“For two months our one and only son has been pining for his father’s face,” tweeted Nazire Kalkan Gursel, the wife of Kadri Gursel, a fellow Al-Monitor columnist and one of Turkey’s best-respected journalists. He is among scores of journalists in pre-trial detention for articles or tweets deemed threatening to the Turkish state.

Gursel’s “crime” was to have “subliminally” encouraged the failed July 15 coup in a column for the leftist Cumhuriyet in which he mentioned Ali Bouazizi, the Tunisian street vendor who set himself on fire and is credited for triggering the Arab Spring.

Veteran Syrian journalist Husni Mahalli was jailed in December, supposedly for insulting Turkey’s leaders in a series of tweets. But in truth, he is being punished for criticizing the government’s long-running campaign to overthrow Syrian President Bashar al-Assad, even though the policy has been reversed and Deputy Prime Minister Numan Kurtulmus publicly called it “a mistake.”

Mahalli, 67, has serious health problems, but his appeals to be freed pending trial have fallen on deaf ears.

Pressure on journalists has intensified since the botched coup. Over 100 newspapers and other media outlets have been shuttered, many for alleged links with Fethullah Gulen, the Pennsylvania-based Muslim cleric who is accused of masterminding the coup.

Foreign journalists are also feeling the heat. On Dec. 27, Dion Niessenbaum, a correspondent for The Wall Street Journal, was carted off by plainclothes police from his Istanbul home and locked up in a cell that had no windows or a toilet for 2½ days. Niessenbaum was denied access to his family, editors or lawyer, and his captors declined to explain why. Erdogan’s office was apparently infuriated by a still image he re-tweeted from a video released by the Islamic State of two captured Turkish soldiers being burned to death. The government declared it fake and has effectively banned all discussion of the video.

Rights groups say Turks who hold dual nationality and work for foreign media outlets are especially vulnerable because their organizations run stories their Turkish colleagues are afraid to touch. Parachutists who wade in with their hobnail boots and dash off critical pieces with little knowledge of the political environment only make things worse. The New York Times recently announced that it was withholding the bylines of its local staff.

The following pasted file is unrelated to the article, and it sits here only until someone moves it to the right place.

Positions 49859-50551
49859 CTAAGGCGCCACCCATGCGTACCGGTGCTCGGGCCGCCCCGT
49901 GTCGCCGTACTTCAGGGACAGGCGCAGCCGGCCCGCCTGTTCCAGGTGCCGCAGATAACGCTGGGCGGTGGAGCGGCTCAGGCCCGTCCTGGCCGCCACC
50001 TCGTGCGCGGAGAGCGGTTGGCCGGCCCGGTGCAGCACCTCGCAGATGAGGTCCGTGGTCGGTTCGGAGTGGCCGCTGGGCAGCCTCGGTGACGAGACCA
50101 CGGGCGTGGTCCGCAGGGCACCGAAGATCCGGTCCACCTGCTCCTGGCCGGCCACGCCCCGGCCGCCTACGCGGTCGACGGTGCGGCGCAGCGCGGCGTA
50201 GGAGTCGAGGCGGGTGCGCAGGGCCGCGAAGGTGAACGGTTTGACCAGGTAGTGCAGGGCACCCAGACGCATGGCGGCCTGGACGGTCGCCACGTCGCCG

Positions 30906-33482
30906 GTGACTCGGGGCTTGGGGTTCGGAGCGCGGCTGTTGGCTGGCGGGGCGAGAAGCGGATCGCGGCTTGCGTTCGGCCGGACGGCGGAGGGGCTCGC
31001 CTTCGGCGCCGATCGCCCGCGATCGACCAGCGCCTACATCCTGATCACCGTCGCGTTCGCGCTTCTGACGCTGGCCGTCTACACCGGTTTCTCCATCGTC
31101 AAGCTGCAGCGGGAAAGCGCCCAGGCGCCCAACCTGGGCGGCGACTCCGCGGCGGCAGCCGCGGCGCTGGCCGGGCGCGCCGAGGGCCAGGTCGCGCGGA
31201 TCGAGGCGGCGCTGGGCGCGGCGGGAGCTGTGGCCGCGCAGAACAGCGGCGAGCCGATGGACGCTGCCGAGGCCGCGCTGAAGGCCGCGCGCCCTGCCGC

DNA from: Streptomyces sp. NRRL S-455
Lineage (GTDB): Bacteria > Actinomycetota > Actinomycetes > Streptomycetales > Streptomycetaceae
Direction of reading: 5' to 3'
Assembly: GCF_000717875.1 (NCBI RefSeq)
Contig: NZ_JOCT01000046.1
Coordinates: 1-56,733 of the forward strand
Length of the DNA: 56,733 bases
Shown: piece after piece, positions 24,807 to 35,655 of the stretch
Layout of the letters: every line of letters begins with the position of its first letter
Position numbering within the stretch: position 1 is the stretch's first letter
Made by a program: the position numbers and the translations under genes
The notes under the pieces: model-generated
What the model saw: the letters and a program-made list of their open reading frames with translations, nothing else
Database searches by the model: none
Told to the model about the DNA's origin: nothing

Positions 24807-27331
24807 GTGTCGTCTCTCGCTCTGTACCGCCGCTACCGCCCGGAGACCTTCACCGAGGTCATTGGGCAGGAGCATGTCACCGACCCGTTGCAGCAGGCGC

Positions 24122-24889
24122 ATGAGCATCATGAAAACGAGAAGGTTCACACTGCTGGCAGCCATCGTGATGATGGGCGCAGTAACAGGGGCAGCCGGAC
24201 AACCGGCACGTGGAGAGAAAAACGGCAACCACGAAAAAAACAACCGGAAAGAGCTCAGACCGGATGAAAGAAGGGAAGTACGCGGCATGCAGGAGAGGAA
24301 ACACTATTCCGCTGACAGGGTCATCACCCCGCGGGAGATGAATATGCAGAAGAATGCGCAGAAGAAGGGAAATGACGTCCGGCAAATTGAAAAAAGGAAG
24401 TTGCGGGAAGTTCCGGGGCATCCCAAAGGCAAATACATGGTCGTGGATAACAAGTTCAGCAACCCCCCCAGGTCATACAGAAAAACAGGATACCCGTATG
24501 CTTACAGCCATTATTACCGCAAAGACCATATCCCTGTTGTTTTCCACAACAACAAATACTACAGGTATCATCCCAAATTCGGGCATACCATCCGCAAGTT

The year 2017 could spell even more trouble for journalists as the country’s President Recep Tayyip Erdogan pushes to boost his already considerable executive powers amid a weakening economy and mounting terror attacks from IS and Kurdish militants alike.

To be sure, his message to journalists to mark this day had an ominous ring to it. “I believe members of our press can make an important contribution to the fight against terrorism, the strengthening of democracy and of our [national] unity during these sensitive times,” he said.

(Source / 10.01.2017)

Three reasons the Islamic State is focused on Turkey

People take pictures of a makeshift memorial set in front of the Reina nightclub, scene of a New Year’s Eve attack, in Istanbul, Jan. 5, 2017

The year 2016 was marked by a dramatic increase in terrorist attacks in Turkey by the Kurdistan Workers Party (PKK) and the Islamic State (IS). In 2016, major cities were hit by 20 bomb blasts committed by a variety of culprits, killing a total of 225 people. As the year drew to a close, Turkey overflowed with wishes for less violence, less terror and less oppression.

The new year, however, began with a nightmare — IS launched a savage attack on a posh Istanbul nightclub, claiming 39 lives. The mayhem dashed the hopes for a better year just an hour after Turkey entered 2017, deepening the gloom and raising fresh questions about the country’s future.

The violence rattling the country comes from two sources — the PKK, whose actions have become increasingly linked to the Turkey-Syria context — and IS, whose attacks are also Syria-related.